m6A quantification by ELISA

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Total RNA was isolated from purified METTL3 KD and CPSF30 KD parasites that were treated with vehicle or IAA and the amount of m6A modification was assessed from total RNA using the colorimetric EpiQuik m6A methylation quantification kit as per manufacturer’s instructions (EpiGentek, P-9005–96).

Direct RNA sequencing by nanopore

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Nanopore library followed the SQK-RNA002 kit (Oxford Nanopore) recommended protocol, the only modification was the input mRNA quantity increased from 500 to 1000 ng, all other consumables and parameters were standard. Final yields were evaluated using the Qubit HS dsDNA kit (Thermofisher Q32851) with minimum RNA preps reaching at least 150 ng. For all conditions, sequencing was performed on FLO-MIN106 flow cells either using a MinION MK1C or MinION sequencer running Minknow v20.06.5 and guppy v4.09. Basecalling was performed during the run using the fast-basecalling algorithm with a Q score cutoff >7. Long read alignment (to ME49-Toxodb-13 and TAIR10 reference fasta files) was performed using Minimap2 (ver 2.1) with the following parameters: ‘-ax splice -k14 -uf -G 5000 t 10 --secondary=no –sam-hit-only’ for Toxoplasma and ‘-ax splice -k14 -uf -G 20000 t 10 --secondary=no –sam-hit-only’ for Arabidopsis. Aligned reads were converted to bam, sorted, and indexed using Samtools. For T. gondii datasets, most sequencing runs were stopped after having generated between 400 k and 500 k of aligned reads to keep a standard of comparison (T. gondii reads varying between 30% and 70% of total mRNA depending on the preparation).

Chimeric transcript detection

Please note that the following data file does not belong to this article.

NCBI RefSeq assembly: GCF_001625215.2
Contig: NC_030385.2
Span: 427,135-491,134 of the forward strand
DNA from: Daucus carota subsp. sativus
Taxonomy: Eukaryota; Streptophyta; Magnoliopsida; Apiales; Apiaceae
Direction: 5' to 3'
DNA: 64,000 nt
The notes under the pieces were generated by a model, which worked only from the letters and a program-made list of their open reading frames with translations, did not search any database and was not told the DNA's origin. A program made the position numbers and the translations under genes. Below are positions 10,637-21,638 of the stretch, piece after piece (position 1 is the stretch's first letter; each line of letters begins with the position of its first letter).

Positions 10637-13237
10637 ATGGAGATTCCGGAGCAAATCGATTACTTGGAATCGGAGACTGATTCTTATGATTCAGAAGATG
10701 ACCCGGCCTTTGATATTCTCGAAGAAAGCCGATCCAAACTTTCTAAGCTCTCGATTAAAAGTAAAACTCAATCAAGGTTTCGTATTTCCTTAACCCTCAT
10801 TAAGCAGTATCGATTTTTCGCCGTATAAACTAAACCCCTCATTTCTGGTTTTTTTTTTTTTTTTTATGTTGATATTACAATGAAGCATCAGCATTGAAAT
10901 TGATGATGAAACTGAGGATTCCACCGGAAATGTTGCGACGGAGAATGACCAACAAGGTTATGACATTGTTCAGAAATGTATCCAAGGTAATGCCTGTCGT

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Chimeric reads covering two predicted transcripts were extracted using the ChimerID scripts (Parker et al., 2020) (https://github.com/bartongroup/Simpson_Barton_Nanopore_1, Farhat, 2021a copy archived at swh:1:rev:1b509454a9e25a8c81be5092f8e525ca00e7b5a5) from native RNA Nanopore aligned reads within a Anaconda environment containing the following packages (snakemake ;pysam ; samtools ; scipy ; statsmodels ; py-bgzip ; tabix ; pytables ; bedtools ; minimap2 ; panda=0.25.3). Prior to running the analysis, the ToxoDB gene file (in gff format) was processed by AGAT (https://github.com/NBISweden/AGAT, Farhat, 2021b copy archived at swh:1:rev:692791aa30d253bd2ff83397d0dc1a74b5b52adb) to convert to GTF and modify the format. For practical reasons, all KEXXXX contigs were removed from the GTF and genome fasta file. Once extracted, chimeric reads were counted against transcripts in the TGME49 gtf file using Htseq-count. This count file was also supplemented with normal counts of standard transcripts. Data was then normalized using a total aligned read normalization and ratios of Chimera over Total reads were calculated for every transcript in every condition. Log2Fold change in these ratios were then calculated to compare UT against IAA conditions for every KD condition (CPSF4, METTL3, and MORC). Transcripts with readthrough counts below three were excluded from further analysis. Of note, we had no mAID UT condition for MORC so we used the METTL3 UT condition as a comparison to calculate Log2Fch.